The Arctic is warming more rapidly, causing heat waves that are a threat to human health and economies. Damage from heat waves has doubled in frequency in this century. The 2012 record heat wave in the U.S. that destroyed cornfields and fed wildfires isn’t the only incident. From 1980 to 2003, an average of two heat wave events occurred every four years.

While climate change is breakfast talk these days, few people know how big a role something called Rossby waves have in the increasing prevalence of heat waves.

In 1939, Rossby waves were discovered in jet streams and were linked to high and low pressure systems at ground level, which form Earth’s daily weather. The weather on Earth’s surface is controlled by jet streams, which are high winds in the atmosphere. A jet stream travels 124 miles an hour, and wanders north and south.

As a Rossby wave develops in a jet stream flying north to Europe or the U.S., it brings warm air from the tropics with it. As a jet stream with Rossby waves heads south, it does the opposite, dragging colder Arctic air along. These waves morph shape continuously, making rapid variations in weather patterns.

New research reports a tendency for Rossby waves in jet streams to grow and stick, however, particularly in July and August. The research, published in the Proceedings of the National Academy of Sciences of the USA, explains why heat waves last for weeks, not just a few days, and reports on the resultant health and economic threat. The new data suggests a link between Rossby waves and the warming of the Arctic.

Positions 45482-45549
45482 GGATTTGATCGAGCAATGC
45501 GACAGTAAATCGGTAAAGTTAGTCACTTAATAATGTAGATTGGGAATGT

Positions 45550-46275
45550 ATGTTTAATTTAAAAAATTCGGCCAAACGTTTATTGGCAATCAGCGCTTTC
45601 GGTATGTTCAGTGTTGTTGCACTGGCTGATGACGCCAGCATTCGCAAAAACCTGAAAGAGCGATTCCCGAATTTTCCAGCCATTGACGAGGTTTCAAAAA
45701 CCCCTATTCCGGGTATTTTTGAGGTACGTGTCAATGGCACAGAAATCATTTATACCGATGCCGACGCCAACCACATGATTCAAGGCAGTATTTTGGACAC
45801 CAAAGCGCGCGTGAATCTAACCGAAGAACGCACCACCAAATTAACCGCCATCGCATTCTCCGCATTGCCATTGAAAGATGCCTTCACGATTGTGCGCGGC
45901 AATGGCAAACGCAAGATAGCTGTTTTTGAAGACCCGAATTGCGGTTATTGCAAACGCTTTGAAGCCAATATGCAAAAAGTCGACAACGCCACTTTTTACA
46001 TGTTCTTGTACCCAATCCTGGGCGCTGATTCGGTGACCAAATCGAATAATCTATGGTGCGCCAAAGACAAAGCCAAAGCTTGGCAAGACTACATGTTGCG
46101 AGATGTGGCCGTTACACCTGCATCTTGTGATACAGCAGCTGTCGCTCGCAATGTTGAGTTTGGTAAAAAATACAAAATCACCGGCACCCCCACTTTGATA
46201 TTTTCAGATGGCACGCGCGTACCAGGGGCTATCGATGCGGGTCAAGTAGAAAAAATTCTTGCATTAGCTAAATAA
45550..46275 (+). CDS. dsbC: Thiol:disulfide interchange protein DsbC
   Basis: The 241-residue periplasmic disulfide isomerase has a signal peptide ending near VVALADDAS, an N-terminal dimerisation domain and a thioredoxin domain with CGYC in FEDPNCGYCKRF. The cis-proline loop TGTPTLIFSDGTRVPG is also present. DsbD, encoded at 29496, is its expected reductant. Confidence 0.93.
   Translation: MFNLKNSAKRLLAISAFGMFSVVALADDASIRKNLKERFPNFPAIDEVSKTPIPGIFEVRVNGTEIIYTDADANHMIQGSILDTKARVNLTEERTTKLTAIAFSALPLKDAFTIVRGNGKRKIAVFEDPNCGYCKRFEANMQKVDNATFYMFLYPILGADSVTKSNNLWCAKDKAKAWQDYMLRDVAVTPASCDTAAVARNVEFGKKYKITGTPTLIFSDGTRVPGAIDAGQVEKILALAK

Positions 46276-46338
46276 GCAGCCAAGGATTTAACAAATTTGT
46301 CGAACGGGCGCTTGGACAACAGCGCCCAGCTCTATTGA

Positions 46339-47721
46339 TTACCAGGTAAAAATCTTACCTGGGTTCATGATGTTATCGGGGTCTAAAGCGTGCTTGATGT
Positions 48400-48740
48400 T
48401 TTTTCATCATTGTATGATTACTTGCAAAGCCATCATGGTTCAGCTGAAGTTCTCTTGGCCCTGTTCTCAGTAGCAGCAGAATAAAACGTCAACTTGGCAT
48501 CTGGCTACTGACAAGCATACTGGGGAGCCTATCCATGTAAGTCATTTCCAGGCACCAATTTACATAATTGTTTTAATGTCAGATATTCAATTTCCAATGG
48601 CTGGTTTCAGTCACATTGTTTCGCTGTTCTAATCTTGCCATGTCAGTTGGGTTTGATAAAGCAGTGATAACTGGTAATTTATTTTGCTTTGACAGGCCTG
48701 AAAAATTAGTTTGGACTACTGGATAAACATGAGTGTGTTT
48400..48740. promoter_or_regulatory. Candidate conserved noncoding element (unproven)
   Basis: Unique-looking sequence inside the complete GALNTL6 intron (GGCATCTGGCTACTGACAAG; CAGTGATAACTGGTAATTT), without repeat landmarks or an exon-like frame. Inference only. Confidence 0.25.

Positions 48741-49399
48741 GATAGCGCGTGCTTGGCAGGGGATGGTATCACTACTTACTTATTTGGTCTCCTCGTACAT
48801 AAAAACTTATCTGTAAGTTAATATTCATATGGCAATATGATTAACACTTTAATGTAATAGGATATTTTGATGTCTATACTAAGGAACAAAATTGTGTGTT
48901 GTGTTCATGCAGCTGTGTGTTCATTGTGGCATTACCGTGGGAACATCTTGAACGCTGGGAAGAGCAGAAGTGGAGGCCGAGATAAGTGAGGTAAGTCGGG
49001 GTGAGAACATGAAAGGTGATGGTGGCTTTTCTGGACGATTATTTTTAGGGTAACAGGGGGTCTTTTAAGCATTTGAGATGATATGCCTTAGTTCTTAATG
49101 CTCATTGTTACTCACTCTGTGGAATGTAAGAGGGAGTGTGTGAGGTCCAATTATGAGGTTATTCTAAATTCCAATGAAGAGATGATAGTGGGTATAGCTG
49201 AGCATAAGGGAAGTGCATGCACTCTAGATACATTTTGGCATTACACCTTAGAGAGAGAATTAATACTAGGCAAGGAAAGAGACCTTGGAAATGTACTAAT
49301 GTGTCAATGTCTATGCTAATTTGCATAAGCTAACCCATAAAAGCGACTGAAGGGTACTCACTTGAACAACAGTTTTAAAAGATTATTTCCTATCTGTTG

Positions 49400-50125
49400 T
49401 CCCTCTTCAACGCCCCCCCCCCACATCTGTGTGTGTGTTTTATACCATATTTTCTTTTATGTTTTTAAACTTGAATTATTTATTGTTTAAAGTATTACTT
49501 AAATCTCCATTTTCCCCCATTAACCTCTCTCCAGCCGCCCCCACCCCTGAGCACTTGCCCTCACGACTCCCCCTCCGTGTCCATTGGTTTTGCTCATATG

The Arctic has been heating up twice as fast as the rest of the Earth since 2000, due not to Rossby waves at all but to greenhouse gases, the melting of the ice in the Arctic causes a warmer Arctic — with less ice, less sunlight gets reflected back into space and leaves more dark, open ocean, which is warmer and absorbs more warmth. Rossby waves that used to suck cold Arctic air into a jet stream and pull it to Europe are now bringing warmer Arctic air. Temperature differences are decreasing and everywhere is warming as the Arctic warms, further evidence of the interconnectedness of Earth’s systems.

— Cassie Moore


The Colorado Department of Agriculture has reported that there are confirmed cases of both vesicular stomatitis Indiana virus and West Nile virus in horses in Colorado. Cases of vesicular stomatitis virus in horses nearly doubled in Colorado over one week. As of August 13, the Colorado Department of Agriculture’s State Veterinarian’s Office had placed 133 locations under quarantine for the disease, 49 of which were in Boulder County and 57 in Weld County. All confirmed cases of vesicular stomatitis have been horses with the exception of three cows.

Vesicular stomatitis is an acute viral vesicular disease that infects insects, cattle, horses and pigs. Its symptoms are very similar to foot and mouth disease, including vesicles, erosions and slack skin on the muzzle, tongue, teats and above the hooves. Because vesicular stomatitis is transmitted from insects, one of the best prevention methods is fly control.

Though rare, humans can contract vesicular stomatitis, and it is usually found in people who have worked with infected animals. In humans it causes flu-like symptoms.

There are no USDA-approved vaccines for the disease, and animals with signs of vesicular stomatitis are quarantined until determined healthy.

The first equine case of West Nile virus has also been reported in Adams County. Livestock owners and veterinarians who suspect their animals may have contracted either vesicular stomatitis or West Nile virus should contact state or federal animal health authorities.

— Cassie Moore